The writing blogs I don’t like are where writers (published or unpublished) say “This is the right/only way to do things. You must write this way.” instead of “This works for me, and it might work for you.” This blog fits the latter. It’s the kind of blog I like to read 🙂

    • jannatwrites February 23, 2011 / 9:27 PM

      Thanks for your kind words, T.S. I’m with you on the blogs that dictate writing rules, although I haven’t come across many of those.

      “Blogging helps me get into the writing state of mind. ” I like how you worded that…it’s so true!

  7. Carol Ann Hoel February 23, 2011 / 10:53 AM

    I think your blog writing is what it should be. We express what’s on our hearts. We are multi-dimensional beings. Writing is part of many of us but doesn’t represent all of who we are. Blog writing is whatever we want it to be. I enjoy your blog. Blessings to you, Janna…

    • jannatwrites February 23, 2011 / 9:33 PM

      Thanks for your comment, Carol. I agree with sentiment that blog writing is whatever we want it to be. We determine how solitary or connected we are.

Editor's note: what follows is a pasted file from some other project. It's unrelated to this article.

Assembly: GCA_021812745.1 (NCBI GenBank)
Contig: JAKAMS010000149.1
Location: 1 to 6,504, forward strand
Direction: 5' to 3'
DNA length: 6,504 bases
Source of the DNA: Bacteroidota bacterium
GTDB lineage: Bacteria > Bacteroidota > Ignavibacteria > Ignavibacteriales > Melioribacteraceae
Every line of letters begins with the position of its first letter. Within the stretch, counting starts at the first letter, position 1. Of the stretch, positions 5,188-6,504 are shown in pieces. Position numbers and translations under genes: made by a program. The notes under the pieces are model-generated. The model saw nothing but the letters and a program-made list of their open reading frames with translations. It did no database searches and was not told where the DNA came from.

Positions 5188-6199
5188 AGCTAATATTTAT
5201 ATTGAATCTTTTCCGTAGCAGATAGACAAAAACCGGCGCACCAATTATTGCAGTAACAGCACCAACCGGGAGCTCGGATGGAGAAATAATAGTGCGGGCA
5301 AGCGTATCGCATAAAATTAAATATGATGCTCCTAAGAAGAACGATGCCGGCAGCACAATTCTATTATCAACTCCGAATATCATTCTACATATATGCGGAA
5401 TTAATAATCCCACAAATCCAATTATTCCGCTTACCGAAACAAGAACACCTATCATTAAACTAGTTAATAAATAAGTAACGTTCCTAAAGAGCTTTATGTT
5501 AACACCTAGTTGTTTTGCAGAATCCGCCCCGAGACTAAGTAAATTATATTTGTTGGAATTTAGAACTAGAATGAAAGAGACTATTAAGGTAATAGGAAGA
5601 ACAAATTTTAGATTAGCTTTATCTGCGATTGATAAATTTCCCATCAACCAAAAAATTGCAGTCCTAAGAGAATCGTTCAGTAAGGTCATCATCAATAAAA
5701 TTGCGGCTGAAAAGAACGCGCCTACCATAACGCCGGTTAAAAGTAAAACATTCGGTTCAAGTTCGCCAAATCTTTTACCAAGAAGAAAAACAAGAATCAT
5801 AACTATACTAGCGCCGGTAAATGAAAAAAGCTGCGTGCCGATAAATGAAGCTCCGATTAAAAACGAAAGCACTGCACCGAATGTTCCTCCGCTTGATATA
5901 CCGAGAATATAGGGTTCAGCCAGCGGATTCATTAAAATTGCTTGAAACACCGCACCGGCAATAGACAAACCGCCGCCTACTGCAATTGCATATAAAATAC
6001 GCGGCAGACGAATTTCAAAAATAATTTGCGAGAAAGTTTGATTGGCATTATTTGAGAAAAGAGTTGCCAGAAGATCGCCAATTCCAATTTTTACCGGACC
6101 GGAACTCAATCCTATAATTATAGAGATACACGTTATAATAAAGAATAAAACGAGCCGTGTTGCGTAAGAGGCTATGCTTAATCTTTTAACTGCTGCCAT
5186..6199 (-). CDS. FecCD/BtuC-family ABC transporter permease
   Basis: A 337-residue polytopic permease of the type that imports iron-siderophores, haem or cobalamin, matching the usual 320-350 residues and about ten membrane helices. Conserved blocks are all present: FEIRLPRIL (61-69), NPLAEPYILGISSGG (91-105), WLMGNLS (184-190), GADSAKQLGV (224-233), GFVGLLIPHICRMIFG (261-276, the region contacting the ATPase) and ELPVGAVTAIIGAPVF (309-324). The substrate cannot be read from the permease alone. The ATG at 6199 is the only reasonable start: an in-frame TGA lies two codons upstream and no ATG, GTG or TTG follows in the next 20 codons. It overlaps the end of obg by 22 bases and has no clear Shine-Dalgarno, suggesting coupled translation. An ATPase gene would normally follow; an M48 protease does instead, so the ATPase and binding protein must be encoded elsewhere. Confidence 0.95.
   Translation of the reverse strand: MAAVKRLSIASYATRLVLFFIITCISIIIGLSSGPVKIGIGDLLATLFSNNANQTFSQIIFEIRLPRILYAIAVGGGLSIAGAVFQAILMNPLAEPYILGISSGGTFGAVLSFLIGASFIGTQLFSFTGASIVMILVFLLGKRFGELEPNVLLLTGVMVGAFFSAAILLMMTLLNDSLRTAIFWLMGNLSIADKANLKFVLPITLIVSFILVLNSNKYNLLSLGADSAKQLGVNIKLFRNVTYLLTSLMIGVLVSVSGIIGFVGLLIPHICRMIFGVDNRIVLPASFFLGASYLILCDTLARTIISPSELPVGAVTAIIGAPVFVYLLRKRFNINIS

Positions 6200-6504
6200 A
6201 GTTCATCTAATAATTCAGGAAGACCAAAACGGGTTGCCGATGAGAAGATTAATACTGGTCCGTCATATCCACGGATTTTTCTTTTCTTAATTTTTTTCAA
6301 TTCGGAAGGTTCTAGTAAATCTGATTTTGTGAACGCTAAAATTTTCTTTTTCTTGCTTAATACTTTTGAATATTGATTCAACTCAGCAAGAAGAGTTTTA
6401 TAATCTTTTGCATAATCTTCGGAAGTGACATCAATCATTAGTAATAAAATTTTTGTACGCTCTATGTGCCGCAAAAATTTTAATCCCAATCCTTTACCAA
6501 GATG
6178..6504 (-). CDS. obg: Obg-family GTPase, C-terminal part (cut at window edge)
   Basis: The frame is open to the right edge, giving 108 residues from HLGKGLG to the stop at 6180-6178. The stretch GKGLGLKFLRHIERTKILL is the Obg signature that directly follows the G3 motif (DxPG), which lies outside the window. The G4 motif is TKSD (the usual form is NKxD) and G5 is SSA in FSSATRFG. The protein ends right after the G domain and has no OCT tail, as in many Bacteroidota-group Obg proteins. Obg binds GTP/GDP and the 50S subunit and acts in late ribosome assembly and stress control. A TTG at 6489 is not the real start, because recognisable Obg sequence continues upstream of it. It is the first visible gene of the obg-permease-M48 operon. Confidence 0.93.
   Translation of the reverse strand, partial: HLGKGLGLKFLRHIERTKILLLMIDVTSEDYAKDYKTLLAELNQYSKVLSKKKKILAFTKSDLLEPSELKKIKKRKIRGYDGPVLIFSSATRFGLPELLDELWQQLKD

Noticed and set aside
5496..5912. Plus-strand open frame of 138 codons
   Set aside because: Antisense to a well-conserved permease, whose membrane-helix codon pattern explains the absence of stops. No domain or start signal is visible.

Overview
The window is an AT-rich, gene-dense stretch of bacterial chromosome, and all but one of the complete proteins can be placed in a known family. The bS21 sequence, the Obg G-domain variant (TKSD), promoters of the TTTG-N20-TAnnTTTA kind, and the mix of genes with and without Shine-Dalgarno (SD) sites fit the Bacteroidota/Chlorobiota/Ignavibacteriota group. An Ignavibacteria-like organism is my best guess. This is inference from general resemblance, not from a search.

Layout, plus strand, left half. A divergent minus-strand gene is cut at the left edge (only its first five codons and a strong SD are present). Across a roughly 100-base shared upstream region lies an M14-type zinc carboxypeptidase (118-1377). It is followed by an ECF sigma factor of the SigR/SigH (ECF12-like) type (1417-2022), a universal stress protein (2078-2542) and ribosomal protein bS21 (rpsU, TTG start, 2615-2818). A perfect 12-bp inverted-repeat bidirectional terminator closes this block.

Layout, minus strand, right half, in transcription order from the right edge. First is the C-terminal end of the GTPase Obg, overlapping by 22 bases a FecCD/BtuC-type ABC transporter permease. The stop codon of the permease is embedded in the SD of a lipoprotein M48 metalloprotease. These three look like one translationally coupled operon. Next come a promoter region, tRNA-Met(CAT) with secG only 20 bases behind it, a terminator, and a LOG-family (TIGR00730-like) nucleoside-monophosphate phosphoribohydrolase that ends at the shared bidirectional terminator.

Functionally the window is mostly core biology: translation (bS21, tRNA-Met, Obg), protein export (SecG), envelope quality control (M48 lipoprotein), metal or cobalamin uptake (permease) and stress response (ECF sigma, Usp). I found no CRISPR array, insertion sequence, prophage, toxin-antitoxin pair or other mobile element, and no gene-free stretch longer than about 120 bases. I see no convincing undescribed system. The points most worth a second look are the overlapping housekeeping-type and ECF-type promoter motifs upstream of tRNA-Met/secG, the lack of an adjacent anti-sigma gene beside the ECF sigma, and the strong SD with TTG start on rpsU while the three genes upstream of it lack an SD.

8. Tori Nelson February 23, 2011 / 12:39 PM

    I have always been irked by the perspective that “real” writing needs to be published and deemed worthy by its content. “Real” writing to me is any and every post, article, book, shortstory, or single sentence diary entry that is heartfelt and honest (regardless of where the work ends up). The blogging experience for me has been the ability to get ideas onto paper (or laptop)and feel proud that I could turn the idea into something!

    • jannatwrites February 23, 2011 / 9:42 PM

      Tori, You’ve certainly found your way with the ‘mommy humor’ – but I like that you can be poignant and funny at the same time.

      I’ve learned over the last several months of blogging that the world is filled with talented writers. Just because a person isn’t published doesn’t make them less of a writer.

  9. Cities of the Mind February 23, 2011 / 1:14 PM


    Hike the Grand Canyon. You should never miss a chance to experience something of such unreserved grandeur. It’s worth a few sore muscles. Do you really want to look back all those years from now and remember the time you could have hiked the Grand Canyon?